• Well, I'm not one of them so I definately can't answer this question with 100% certainty but I don't think it's not about knowledge but rather thought process (sub consciously). I think people that are exeptional at anything have an ability to clear out any interference in their thoughts and see something in a very simple form. The simpler something is the easier it is to process. – John Shaft Apr 5 '11 at 16:04
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    -1 That is SO WRONG in every possible way. I wish I could -100. I would say exactly the opposite. THEY DO THINK THROUGH and solve the problem before they begin. – Dunk Apr 5 '11 at 17:14
  • @Dunk - I disagree. With what you wrote I would say is what a normal programmer does. There's nothing exceptional about that. I compare exceptional programmers to exceptional guitarists. They're not thinking about the notes they're playing, they just feel it. – John Shaft Apr 6 '11 at 8:45
  • @Pablo - I guess our experiences differ. In my experience normal developers go by intuition and mistakingly think it just flows. Thus, they create a lot of garbage. Exceptional developers take the time to understand where they are going. Just because someone can show you on the fly how you should be designing your component doesn't mean they are doing it out of intuition. I'll bet they've either done it before or they have the big picture view of the system already crafted in their mind, if not in documentation. Thus, what you call going on intuition is really following a thought out plan. – Dunk Apr 6 '11 at 19:05

Exceptional coders have influence on a project beyond the scope of their own code and spot problems before they happen because of their experience. They make everyone on the team better and save their projects from bad design and management.

They've actually created something that is exceptional.


but it seems like it will take me the next ten years to learn it, and then my knowledge will be obsolete.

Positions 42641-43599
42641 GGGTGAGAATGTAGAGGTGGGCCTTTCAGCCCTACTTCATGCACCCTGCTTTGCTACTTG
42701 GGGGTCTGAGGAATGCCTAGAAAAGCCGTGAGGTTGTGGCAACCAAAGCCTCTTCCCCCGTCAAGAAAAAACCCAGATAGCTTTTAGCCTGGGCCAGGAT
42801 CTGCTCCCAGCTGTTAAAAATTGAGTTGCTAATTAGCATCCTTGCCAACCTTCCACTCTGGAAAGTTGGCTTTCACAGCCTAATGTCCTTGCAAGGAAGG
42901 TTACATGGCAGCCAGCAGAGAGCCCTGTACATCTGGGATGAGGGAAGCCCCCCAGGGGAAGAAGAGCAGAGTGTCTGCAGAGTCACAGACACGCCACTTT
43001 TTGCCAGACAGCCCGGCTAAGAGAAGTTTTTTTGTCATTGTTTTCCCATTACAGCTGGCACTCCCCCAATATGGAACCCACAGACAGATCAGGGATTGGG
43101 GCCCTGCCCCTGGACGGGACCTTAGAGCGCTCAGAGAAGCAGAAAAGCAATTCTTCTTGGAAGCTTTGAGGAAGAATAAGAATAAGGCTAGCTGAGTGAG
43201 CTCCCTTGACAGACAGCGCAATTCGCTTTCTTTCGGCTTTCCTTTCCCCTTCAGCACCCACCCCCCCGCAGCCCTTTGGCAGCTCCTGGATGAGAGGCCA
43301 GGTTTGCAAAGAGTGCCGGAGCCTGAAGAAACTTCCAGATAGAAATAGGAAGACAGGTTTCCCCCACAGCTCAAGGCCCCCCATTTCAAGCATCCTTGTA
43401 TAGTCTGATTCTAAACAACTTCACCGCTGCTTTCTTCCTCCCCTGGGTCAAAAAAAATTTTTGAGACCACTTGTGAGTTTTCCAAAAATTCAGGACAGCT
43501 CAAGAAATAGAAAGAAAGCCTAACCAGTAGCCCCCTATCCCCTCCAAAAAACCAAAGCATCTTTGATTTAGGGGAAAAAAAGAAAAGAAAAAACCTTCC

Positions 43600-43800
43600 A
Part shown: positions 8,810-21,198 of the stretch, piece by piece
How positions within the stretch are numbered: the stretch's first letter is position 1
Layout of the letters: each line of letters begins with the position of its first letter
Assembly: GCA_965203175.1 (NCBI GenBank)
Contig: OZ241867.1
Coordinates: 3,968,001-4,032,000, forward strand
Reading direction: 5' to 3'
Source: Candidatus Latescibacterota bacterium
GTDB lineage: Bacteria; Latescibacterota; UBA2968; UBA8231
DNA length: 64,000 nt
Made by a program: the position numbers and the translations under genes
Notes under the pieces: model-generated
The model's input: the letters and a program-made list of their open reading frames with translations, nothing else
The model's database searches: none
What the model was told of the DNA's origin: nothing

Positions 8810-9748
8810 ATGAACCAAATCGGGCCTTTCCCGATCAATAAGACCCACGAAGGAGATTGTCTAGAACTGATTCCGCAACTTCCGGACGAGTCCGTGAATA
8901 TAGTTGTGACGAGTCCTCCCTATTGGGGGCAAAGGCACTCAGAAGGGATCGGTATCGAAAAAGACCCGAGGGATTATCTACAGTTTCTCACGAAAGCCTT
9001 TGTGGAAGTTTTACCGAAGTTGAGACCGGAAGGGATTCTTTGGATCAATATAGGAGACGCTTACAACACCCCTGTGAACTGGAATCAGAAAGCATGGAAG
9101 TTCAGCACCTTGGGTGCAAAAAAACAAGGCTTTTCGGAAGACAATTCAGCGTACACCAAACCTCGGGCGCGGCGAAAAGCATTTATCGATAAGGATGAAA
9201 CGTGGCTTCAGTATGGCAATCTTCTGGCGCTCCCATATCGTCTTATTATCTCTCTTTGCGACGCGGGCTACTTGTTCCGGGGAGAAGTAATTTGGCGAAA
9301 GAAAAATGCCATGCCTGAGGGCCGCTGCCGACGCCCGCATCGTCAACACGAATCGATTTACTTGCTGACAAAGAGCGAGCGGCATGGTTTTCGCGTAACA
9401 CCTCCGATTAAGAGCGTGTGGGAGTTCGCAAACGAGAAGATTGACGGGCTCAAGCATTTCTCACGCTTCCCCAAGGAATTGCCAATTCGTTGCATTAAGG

It will. You've already established that these guys are 10x faster, which is why they learn it in 1 year and it takes you 10. For the serious part of the answer I think it's that they're already super smart (could be very successful at anything), they love coding, and they for some reason have (or find) an abundance of free time to practice coding or work on personal projects.

If you're asking this question here you probably don't have what it takes (don't worry I'm answering here so I probably don't either). Don't fret though you can still get to be crazy good if you love coding.


There are lots of well intentioned posts here about Humility, Engineering, Passion, Patient, Troubleshooter. IMO these are all required. However, they describe the top 30% of programmers.

I think you're asking about the truly exceptional programmers, the top 1%.

One of the things that I envy about the occasional very rare talent I work with is their ability to keep a very large amount of detail about a complex system in their head at one time, and to be able to recall it quickly. I think that I can do this on occasion, maybe once a month, when I'm truly in the zone. This feeling is wonderful. The developer I'm thinking of seems to be able to be in that zone most of the time.

It is this one trait, IMO, in addition to the Humility, Curiosity, Engineering, Passion, Patience and Troubleshooting ability that make them truly exceptional.


Having the quality of self motivation and self determination as well having the willingness to go into an abyss of the unknown and being comfortable with being absolutely confused as part of the process is huge. Its not so much about initial smarts as you would think because the brain becomes much better at things its always doing and thinking about. I came from nothing in college and then became very well off just by sheer persistence, never giving up, being that guy that kept at a problem when all others got tired of trying to figure it out. After that type of persistence, problems became easier and easier and coming from being the noob in college to putting most of them to shame at this point. Sheer talent is not enough and can sometimes lead to resting on your laurels.

Also, to Robert Harvey, you keep doinking my posts when I mention anything to do with my CMS that I wrote from scratch. You see several others listing links that they may or may have not written. You are pushing people down that are self motivated which is ironic that you posted this. You are "the man" in this small universe and not reading things on their merit, rather just doinking and deleting at your whim. You also love Star Wars way too much and probably wave your hand at the automatic opening doors at the grocery store kind of believing you have the force.